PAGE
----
Liver Cancer (Secondary)
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Liver Cancer (Secondary)
Living with Secondary Liver Cancer
For many people with secondary cancer in the liver, the cancer cannot be cured. Talking to your health care team can help you understand your situation and plan for your future care. Palliative treatments may stop further cancer growth and allow you to continue doing the things you enjoy for several months or years.
Facing the fact that the cancer cannot be cured can be very distressing. You can call Cancer Council 13 11 20 for support and information or talk to the social worker or spiritual care practitioner (such as a chaplain) at your hospital or treatment centre.
When a follow-up appointment or test is approaching, many people find that they think more about the cancer and may feel anxious. Talk to your treatment team or call Cancer Council 13 11 20 if you are finding it hard to manage this anxiety.
Check-ups will become less frequent if you have no further problems. Between follow-up appointments, let your doctor know immediately of any symptoms or health problems.
If you have continued feelings of sadness, have trouble getting up in the morning or have lost motivation to do things that previously gave you pleasure, you may be experiencing depression. This is quite common among people who have had cancer.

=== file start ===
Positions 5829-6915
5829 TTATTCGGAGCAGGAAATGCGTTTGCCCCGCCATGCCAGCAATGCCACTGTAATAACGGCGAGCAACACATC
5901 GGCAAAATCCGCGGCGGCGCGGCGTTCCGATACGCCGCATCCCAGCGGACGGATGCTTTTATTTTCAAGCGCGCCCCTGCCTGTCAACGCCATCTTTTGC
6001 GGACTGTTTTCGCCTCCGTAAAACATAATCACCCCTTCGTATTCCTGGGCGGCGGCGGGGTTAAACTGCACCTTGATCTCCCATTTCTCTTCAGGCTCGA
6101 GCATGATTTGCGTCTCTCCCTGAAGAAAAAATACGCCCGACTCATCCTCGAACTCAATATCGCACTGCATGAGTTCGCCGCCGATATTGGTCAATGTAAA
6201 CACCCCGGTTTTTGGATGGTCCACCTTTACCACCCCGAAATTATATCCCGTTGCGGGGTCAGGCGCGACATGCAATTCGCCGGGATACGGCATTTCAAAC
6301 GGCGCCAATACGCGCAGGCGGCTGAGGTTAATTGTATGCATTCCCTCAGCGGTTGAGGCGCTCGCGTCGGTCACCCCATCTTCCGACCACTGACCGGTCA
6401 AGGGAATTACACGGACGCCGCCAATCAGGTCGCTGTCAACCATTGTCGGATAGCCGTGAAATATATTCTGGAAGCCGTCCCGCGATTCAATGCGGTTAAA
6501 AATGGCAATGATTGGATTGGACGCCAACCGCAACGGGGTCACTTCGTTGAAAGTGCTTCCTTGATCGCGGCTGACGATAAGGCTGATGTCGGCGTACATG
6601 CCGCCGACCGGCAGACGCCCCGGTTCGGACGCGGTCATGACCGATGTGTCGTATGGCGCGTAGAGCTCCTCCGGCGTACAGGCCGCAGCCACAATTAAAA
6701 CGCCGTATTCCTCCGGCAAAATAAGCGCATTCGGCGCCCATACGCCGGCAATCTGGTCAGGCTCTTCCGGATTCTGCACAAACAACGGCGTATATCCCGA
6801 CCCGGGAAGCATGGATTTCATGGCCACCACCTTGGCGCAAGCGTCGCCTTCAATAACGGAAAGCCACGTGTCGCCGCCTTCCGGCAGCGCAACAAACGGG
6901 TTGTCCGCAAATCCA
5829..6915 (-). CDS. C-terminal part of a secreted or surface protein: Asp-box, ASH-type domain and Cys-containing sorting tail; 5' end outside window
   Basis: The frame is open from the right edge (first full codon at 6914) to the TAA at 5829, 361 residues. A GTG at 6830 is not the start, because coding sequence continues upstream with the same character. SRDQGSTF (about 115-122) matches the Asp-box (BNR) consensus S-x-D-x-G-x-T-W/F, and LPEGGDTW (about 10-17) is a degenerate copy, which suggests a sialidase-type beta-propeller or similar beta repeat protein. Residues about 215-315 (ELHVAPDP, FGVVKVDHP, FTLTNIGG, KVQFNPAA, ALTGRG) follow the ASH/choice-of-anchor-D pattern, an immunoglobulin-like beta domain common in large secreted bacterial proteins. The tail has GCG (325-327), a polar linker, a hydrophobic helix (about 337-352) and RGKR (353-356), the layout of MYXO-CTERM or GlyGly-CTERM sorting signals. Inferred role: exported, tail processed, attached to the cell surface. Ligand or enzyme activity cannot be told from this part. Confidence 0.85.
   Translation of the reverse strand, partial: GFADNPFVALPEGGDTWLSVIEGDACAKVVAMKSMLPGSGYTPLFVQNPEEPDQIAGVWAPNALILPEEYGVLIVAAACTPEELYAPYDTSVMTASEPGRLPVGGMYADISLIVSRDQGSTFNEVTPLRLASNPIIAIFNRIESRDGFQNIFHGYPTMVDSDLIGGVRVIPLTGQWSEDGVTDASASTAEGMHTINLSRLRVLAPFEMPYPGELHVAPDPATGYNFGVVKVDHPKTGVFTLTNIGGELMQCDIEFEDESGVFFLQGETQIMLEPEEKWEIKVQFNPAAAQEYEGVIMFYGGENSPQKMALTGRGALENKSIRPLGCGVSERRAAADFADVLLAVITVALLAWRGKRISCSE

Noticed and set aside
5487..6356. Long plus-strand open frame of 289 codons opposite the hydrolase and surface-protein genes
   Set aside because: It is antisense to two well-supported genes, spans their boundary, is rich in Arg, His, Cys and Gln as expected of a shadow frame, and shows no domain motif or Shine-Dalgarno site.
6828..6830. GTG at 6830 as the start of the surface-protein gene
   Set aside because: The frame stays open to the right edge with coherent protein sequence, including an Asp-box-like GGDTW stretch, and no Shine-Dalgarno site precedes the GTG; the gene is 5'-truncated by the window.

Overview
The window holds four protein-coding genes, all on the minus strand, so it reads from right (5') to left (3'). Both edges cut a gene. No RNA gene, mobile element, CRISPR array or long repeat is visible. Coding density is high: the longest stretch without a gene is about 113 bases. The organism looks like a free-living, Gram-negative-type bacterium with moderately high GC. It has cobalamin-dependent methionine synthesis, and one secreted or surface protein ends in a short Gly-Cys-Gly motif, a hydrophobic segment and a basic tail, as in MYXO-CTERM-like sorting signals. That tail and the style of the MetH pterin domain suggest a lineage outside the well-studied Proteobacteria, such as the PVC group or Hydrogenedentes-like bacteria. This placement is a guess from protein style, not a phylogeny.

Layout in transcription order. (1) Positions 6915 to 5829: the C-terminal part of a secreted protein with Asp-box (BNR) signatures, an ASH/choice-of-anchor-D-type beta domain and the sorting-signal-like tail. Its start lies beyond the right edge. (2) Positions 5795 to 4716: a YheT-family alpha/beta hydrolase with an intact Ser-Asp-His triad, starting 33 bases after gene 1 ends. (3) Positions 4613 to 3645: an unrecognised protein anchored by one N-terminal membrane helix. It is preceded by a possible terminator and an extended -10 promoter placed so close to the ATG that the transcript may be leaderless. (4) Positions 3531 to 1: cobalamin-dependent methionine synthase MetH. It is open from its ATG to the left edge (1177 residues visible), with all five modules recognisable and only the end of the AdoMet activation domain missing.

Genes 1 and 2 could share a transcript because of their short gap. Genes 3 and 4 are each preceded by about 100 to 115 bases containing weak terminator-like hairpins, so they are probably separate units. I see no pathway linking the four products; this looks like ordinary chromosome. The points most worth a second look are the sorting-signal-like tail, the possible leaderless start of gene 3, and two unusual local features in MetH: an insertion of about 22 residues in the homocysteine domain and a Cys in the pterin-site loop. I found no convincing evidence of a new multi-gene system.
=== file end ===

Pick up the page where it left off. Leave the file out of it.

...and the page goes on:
Talk to your GP, as counselling or medication – even for a short time – may help. Some people can get a Medicare rebate for sessions with a psychologist. Ask your doctor if you are eligible. Cancer Council SA operates a free counselling program. Call Cancer Council 13 11 20 for more information.
Understanding Cancer in the LiverDownload resource
This information is reviewed by
This information was last reviewed June 2020 by the following expert content reviewers: Dr David Yeo, Hepatobiliary/Transplant Surgeon, Royal Prince Alfred, Chris O’Brien Lifehouse Cancer Centre and St George Hospitals, NSW; Dr Lorraine Chantrill, Head of Department Medical Oncology, Illawarra Shoalhaven Local Health District, NSW; Michael Coulson, Consumer; Dr Sam Davis, Interventional Radiologist, Staff Specialist, Royal Brisbane and Women‘s Hospital, QLD; Prof Chris Karapetis, Network Clinical Director (Cancer Services), Southern Adelaide Local Health Network, Head, Department of Medical Oncology, Flinders Medical Centre and Flinders University, SA; Dr Howard Liu, Radiation Oncologist, Princess Alexandra Hospital, QLD; Caitriona Nienaber, 13 11 20 Consultant, Cancer Council WA; Lina Sharma, Consumer; Dr Graham Starkey, Hepato-Biliary and General Surgeon, Austin Hospital, VIC; Catherine Trevaskis, Gastrointestinal Cancer Specialist Nurse, Canberra Hospital and Health Services, ACT; Dr Michael Wallace, Western Australia Liver Transplant Service, Sir Charles Gairdner Hospital,